Wrongful Foreclosure: Prejudice Results from the Foreclosure of a Void Assignment

  In Yvanova v. New Century Mortgage Corp the California Supreme Court held that in a case where a homeowner alleges a nonjudicial foreclosure sale was wrongful because of a void assignment, the homeowner has standing to sue for wrongful foreclosure.

  In Sciarratta v. U.S. Bank National Association the question of “prejudice” left open in Yvanova was decided. Where a homeowner alleges foreclosure by one with no right to do so, do such allegations alone establish the requisite prejudice or harm necessary to state a cause of action for wrongful foreclosure?  Or instead, to adequately plead prejudice, does the plaintiff-homeowner have to allege the wrongful foreclosure interfered with his or her ability to pay on the debt, or lead to a foreclosure that would not have otherwise occurred?  Continue reading

Davis-Stirling: Partial Payments Reducing Assessments Must Be Accepted

  The Court of Appeals affirms, in Huntington Continental Town House Ass. v. Miner, that a homeowners’ association is required by the Davis-Stirling Common Interest Development Act to accept partial payments from an owner of a separate interest when the owner is delinquent in paying assessments. Continue reading

Wrongful Foreclosure: Ineffective Securitization? So What?

  The courthouse doors are now routinely slammed shut against homeowners who allege wrongful foreclosure based upon alleged defects in securitization trusts, despite the holding in Glaski v. Bank of America. Continue reading

Bona Fide Lease Survives Foreclosure Under PTFA

  The Sixth Appellate District concludes, in Nativi v. Deutche Bank, that the Protecting Tenants Against Foreclosure Act of 2009 (scheduled to sunset the end of 2014) causes a bona fide lease for a term to survive foreclosure through the end of the lease term — subject to the limited authority of the immediate successor in interest to terminate the lease, with proper notice, upon sale to a purchaser who intends to occupy the unit as a primary residence. The Act impliedly overrides state laws that provide less protection but expressly allows states to retain the authority to enact greater protections. Bona fide tenancies for a term that continue by operation of the PTFA remain protected by California law.

Davis-Stirling: Partial Payments Reducing Assessments Must Be Accepted

  The Orange County Appellate Division concludes in Huntington Continental v. JM Trust that the Davis-Stirling Common Interest Development Act compels a homeowner’s association to accept and apply partial payments that reduce delinquent assessments owed, but not any other amounts due such as late fees, interest, attorney fees, and costs. This is true even if an action has been commenced to foreclose the lien since there is nothing in the Act precluding the acceptance of partial payments of delinquent assessments once litigation has commenced. Continue reading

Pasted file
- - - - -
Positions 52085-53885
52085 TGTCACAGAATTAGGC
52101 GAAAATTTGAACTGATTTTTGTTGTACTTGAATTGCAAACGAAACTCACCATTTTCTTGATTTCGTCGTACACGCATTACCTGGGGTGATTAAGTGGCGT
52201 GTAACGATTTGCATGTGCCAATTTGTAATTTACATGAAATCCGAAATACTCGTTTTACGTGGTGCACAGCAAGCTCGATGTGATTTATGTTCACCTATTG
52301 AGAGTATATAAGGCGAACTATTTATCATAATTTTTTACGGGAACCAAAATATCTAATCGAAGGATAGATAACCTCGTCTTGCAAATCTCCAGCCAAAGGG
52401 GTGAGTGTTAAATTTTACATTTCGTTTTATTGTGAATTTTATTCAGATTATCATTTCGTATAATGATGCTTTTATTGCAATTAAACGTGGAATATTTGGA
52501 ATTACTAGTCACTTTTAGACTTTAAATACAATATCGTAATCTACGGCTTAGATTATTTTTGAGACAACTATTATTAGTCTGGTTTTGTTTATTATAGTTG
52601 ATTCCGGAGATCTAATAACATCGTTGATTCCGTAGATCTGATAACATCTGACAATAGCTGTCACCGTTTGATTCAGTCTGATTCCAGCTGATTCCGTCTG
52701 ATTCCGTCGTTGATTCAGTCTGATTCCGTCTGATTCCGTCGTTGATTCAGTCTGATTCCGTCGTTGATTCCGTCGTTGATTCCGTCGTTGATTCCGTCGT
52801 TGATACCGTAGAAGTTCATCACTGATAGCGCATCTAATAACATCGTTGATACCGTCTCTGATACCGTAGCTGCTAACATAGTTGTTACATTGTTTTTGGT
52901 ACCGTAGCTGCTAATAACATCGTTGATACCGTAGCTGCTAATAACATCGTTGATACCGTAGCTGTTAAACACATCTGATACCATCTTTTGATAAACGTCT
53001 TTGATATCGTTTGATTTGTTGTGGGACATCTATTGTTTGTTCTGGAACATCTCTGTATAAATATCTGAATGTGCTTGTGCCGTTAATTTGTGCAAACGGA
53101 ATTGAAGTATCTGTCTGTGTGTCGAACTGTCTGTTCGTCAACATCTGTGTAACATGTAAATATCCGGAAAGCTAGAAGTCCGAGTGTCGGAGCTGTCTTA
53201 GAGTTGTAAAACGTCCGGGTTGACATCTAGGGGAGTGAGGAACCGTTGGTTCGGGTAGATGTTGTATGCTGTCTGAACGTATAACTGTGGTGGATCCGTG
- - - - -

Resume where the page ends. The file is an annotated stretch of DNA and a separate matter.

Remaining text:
Wrongful Foreclosure: 5 Insufficient Factual Allegations

  Rossberg v. Bank of America is a case about factual allegations which will not win the day in a suit to enjoin a nonjudicial foreclosure sale. The Rossbergs attempted to allege defects sufficient to invalidate the recorded Notice of Default and sought to enjoin the foreclosure sale of their residence. The take-a-ways: Continue reading

Nonjudicial Foreclosure: Preemptive Actions Dissallowed

  Once again a Court of Appeals affirms the trial court’s ruling sustaining a demurrer without leave to amend of a homeowners’ complaint which challenged the MERS registration system and the assignment of the underlying note by MERS. Continue reading

Antideficiency Protections Under 580b, 580d, and 580e Amended and Clarified

  Antideficiency protections have been clarified by July 2013 legislation amending Code of Civil Procedure sections 580b and 580d. SB 426 amends those sections and clearly provides that the prohibitions contained in sections 580b and 580d include collecting or even owing a deficiency. The amendment further clarifies that the prohibition extends only to the borrower and the borrower’s non-encumbered assets — not to 1) guarantors, pledgors, or other sureties; or, 2) that might be satisfied from other collateral pledged to secure the obligation. Continue reading

Borrower May Challenge Securitized Trust’s Ownership

  The Fifth Appellate District holds in Glaski v. Bank of America that a borrower may challenge a securitized trust’s claim to ownership of the deed of trust by alleging “the attempts to transfer the deed of trust to the securitized trust (which was formed under New York law) occurred after the trust’s closing date. Transfers that violate the terms of the trust instrument are void under New York law, and borrowers have standing to challenge void assignments of their loans even though they are not a party to, or a third party beneficiary of, the assignment agreement.” Continue reading

580b Purchase Money Antideficiency Protection Applies to Short Sales

  In a case of first impression, the Fourth Appellate District in Coker v. JP Morgan Chase Bank, holds that the antideficiency protections of Code of Civil Procedure section 580b apply to any loan used to purchase residential real property, commonly referred to as a “purchase money loan,” regardless of the mode of sale. Continue reading